I personally take my cues from the energy of the family/ patient on what "tone" they need from me. Some people are reassured by a formal, serious bullet list approach. IE good evening Mr Stevens I understand that you are here with XYZ. This is what has been done so far, and this is the plan for tonight and tomorrow. Assess and answer questions then leave them be. An elderly person might need a completely different approach where they don't want too many details, just to know the reason they feel like crap is they have PNA and that you are giving them medicine for it and will keep them comfortable. I rarely discuss my personal life with patients, but if it's a lonely elderly person I may mention my kids and a funny anecdote about them because it opens the door for them to share about their kids and grandkids which gives me insight into their needs and makes them feel connected/ safe with me. Which if they sundown later in the night I use those insights to remind them of who they are and what matters to them.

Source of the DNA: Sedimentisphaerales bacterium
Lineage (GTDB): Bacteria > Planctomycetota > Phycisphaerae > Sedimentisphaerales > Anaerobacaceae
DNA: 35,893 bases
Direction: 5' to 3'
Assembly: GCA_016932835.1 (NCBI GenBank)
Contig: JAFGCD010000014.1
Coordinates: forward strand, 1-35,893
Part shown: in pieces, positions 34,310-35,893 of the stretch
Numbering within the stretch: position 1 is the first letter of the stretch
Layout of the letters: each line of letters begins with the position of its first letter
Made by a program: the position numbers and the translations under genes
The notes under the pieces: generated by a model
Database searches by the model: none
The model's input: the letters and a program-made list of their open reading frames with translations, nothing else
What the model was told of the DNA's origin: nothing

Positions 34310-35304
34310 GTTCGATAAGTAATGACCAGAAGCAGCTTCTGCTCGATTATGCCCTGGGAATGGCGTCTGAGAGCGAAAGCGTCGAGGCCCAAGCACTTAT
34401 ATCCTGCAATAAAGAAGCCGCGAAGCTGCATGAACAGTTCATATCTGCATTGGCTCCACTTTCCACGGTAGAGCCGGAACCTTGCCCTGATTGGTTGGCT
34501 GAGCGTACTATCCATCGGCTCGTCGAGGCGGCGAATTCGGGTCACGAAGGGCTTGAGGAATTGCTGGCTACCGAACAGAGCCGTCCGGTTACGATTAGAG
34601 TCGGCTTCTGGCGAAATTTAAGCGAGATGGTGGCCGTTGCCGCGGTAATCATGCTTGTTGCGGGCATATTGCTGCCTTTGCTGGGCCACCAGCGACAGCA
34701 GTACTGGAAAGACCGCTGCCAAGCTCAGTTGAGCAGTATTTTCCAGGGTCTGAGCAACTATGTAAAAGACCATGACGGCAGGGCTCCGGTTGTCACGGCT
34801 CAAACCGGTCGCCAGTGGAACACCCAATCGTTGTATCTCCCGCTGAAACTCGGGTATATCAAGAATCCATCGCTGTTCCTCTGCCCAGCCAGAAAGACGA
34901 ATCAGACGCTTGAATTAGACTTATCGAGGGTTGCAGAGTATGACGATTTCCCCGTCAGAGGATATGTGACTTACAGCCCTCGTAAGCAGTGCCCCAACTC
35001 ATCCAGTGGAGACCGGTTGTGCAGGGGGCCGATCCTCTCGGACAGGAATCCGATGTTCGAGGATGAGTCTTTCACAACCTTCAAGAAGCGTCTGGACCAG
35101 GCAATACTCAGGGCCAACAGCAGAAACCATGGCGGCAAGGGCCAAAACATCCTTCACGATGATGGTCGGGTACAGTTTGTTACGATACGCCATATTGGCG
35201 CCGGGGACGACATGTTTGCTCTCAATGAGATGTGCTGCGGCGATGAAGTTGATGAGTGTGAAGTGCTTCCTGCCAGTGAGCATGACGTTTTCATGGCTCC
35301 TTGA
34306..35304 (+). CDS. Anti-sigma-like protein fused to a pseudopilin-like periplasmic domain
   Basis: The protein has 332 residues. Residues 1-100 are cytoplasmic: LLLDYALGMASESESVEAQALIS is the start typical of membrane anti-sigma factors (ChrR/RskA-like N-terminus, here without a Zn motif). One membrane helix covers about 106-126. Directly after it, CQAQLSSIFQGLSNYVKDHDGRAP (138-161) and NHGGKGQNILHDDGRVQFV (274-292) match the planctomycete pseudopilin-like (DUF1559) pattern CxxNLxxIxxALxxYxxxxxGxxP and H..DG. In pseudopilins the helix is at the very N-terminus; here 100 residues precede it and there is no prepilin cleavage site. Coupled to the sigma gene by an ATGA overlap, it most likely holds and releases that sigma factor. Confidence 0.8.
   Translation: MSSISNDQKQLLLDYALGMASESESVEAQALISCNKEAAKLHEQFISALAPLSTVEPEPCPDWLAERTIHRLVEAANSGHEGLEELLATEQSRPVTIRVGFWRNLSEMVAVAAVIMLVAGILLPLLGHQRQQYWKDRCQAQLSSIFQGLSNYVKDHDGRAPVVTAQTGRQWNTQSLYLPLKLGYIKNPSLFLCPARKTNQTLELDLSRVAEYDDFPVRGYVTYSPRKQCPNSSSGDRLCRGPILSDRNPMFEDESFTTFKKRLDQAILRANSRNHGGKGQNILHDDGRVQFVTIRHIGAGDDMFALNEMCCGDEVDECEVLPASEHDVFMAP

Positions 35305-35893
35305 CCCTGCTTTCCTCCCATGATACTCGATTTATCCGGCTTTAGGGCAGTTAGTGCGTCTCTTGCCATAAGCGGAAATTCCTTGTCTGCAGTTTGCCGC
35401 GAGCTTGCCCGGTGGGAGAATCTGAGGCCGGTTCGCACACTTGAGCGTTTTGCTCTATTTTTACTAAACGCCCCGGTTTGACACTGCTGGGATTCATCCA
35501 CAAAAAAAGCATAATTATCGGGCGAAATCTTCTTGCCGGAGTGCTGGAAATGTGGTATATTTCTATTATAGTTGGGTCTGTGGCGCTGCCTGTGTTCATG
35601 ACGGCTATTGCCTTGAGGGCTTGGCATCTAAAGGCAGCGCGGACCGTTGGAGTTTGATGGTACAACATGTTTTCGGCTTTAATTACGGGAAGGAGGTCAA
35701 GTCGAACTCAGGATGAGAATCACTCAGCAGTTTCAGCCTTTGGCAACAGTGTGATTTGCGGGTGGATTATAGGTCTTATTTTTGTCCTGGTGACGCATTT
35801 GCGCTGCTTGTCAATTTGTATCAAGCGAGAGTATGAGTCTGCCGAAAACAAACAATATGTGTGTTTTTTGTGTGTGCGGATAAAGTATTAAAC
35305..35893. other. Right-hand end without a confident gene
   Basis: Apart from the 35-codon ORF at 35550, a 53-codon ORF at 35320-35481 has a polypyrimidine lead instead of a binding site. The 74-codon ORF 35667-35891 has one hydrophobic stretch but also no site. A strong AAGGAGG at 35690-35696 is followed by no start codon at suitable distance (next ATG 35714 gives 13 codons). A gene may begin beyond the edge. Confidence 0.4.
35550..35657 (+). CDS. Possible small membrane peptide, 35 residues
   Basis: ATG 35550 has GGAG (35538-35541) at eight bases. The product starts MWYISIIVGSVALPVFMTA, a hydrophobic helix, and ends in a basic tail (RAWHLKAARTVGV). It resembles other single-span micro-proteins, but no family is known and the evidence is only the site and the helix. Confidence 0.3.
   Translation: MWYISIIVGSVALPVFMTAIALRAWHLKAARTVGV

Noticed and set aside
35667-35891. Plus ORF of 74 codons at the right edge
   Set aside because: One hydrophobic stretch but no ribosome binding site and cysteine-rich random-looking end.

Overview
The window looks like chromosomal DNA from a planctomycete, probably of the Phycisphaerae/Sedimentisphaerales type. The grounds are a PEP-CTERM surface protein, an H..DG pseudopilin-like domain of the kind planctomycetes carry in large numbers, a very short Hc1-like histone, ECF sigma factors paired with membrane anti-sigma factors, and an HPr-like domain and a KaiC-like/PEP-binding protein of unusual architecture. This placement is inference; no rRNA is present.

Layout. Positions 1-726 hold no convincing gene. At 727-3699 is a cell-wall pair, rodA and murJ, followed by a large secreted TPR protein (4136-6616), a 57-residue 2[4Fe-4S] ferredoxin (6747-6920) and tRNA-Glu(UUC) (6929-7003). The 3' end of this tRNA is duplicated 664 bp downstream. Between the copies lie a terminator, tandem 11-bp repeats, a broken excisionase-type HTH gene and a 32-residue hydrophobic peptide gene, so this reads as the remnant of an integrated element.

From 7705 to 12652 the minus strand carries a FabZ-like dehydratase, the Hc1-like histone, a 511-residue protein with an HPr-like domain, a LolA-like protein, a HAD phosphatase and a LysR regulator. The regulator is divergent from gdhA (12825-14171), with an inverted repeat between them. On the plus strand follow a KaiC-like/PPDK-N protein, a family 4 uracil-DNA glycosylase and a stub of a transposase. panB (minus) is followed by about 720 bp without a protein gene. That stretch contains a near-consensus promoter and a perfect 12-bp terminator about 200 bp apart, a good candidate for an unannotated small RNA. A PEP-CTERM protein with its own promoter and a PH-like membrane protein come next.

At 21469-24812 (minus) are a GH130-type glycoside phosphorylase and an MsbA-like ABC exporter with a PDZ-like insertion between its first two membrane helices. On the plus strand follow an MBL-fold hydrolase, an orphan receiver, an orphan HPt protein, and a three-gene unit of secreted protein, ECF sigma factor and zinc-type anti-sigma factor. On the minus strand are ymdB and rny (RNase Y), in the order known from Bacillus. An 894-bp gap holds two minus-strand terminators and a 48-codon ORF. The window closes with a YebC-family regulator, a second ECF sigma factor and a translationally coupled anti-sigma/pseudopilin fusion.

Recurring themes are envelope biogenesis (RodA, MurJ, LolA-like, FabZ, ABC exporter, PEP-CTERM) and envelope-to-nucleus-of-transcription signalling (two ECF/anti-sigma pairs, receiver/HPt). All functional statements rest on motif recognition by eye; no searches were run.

Nursing is an art as well as a science. We're all just only human with unique skill sets. Some of us better listeners, some of us more comforting, some more clinical. There's no one way to be because nursing is too broad for that.
At the end of the day I say be practical and kind. If they are manipulative, be firm/ set limits. If they are anxious address their concerns/ if the concerns are unreasonable/ be kind but firm in trying to readjust expectations. If they talk forever... arrange for a co-worker rescue you.
If a communication goes badly learn from it, forgive yourself and move on. This expectation that nurses are expected to be all things is a harmful one. We should communicate in a way that takes into account the patient and their needs because that is therapeutic. We should not attempt to fill some void in their life... that's insane